Last updated on October 2018

Sphenopalatine Ganglion Nerve Block for Postdural Puncture Headache in Obstetrics

Brief description of study

During labor and delivery, pregnant women may choose to receive pain relief called epidural analgesia, which is the delivery of a numbing agent through the back and into a body space around the spinal column. This numbs the area of the stomach and the pelvis. Typically the numbing agent is lidocaine, which is a local anesthetic like your dentist uses. Some times the numbing agent is combined with another medication that causes drowsiness and relieves pain called a narcotic. One of the risks associated with having this kind of pain relief is unintentional puncture of a sheath of tissue that surrounds and protects the spinal cord when inserting the needle. This sheath is called the dura. This would cause the fluid surrounding the spinal cord to leak out and this would cause a headache. This headache is called a post-dural puncture headache [PDPH]. The headache can be mild or severe. Rarely, PDPH can be serious and cause bleeding or small clots in the brain and damage to nerves that come out of the brain.

The purpose of this study is to test the use of a technique that uses a hollow cotton swab [no needles] to numb a nerve cell cluster that sits at the very back of the nasal cavity. The anatomical name for this nerve cell cluster is the sphenopalatine ganglion. This has been done before at BJH and other hospitals with positive results, but no formal studies have been conducted here. Also, the sphenopalatine ganglion [SPG] has been the treatment target for other kinds of headaches. To numb the SPG, a hollow tip cotton swab [like a long Q-Tip] is inserted through the nose to the back of the nasal cavity and a solution of numbing agent is slowly pumped through the hollow Q-tip. This study will include a group that will receive a salt solution through the swab instead of a numbing agent. Subjects will be offered BJH standard care for their headache if they do not have relief from the study procedures. Standard care would be decided by their treating physician and may include oral pain medications and/or medications like ibuprofen [Motrin] or they could have a procedure called an epidural blood patch. This is performed by injecting a small amount of the patient's own blood into the areas of the spinal column where the original epidural anesthesia was injected in order to "patch" the leaks in the dura.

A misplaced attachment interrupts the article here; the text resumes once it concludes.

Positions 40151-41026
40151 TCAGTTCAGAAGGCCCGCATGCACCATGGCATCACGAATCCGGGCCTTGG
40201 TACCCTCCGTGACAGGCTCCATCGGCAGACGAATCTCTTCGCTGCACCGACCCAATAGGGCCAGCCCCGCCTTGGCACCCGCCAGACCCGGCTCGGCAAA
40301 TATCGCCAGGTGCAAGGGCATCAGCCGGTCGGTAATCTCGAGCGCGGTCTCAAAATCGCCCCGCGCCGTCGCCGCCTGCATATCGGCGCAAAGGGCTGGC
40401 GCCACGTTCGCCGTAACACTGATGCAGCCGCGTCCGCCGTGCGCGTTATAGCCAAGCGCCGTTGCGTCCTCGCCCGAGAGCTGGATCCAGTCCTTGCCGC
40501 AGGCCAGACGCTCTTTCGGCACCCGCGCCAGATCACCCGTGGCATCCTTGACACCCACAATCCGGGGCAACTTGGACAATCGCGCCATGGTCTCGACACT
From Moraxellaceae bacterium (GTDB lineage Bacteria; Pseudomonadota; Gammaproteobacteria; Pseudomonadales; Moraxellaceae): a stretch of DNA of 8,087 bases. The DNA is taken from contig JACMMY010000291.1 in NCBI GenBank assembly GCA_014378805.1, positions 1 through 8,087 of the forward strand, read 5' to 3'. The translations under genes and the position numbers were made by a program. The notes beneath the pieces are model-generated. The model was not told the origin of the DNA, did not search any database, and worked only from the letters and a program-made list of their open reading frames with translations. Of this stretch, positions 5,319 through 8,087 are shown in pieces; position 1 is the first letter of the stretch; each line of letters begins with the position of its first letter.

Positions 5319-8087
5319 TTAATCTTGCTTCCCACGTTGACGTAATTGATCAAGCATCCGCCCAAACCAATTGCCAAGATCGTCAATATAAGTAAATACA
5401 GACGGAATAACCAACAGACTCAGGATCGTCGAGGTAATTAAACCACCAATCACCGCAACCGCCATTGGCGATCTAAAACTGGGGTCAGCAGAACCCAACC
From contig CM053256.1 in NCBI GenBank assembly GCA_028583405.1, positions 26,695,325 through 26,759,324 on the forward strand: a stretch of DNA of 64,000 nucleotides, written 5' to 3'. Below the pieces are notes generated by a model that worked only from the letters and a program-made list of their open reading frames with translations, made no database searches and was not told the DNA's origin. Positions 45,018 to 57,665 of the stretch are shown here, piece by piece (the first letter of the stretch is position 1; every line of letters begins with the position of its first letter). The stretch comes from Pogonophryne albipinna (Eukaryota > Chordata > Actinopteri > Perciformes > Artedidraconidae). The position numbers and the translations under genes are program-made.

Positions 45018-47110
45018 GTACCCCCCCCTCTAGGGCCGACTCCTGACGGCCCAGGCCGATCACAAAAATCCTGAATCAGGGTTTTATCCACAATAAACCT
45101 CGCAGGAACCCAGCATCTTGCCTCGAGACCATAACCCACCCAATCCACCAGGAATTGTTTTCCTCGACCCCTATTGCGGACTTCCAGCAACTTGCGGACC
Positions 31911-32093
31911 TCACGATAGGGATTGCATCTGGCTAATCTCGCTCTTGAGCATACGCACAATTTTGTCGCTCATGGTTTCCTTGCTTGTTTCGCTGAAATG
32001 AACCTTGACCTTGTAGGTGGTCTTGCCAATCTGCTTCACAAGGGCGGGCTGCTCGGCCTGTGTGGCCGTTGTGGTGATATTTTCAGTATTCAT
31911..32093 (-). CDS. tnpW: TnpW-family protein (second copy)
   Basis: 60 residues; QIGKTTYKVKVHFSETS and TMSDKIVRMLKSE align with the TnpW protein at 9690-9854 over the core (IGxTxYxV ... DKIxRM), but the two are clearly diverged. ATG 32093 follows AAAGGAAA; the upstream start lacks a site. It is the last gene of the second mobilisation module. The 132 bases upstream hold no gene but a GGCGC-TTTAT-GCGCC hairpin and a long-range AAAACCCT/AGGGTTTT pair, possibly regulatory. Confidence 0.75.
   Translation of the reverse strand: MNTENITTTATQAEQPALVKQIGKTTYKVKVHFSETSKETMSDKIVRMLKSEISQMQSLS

Clinical Study Identifier: NCT03181464

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Yehuda Ginosar, MBBS

Washington University in St Louis School of Medicine
Saint Louis, MO United States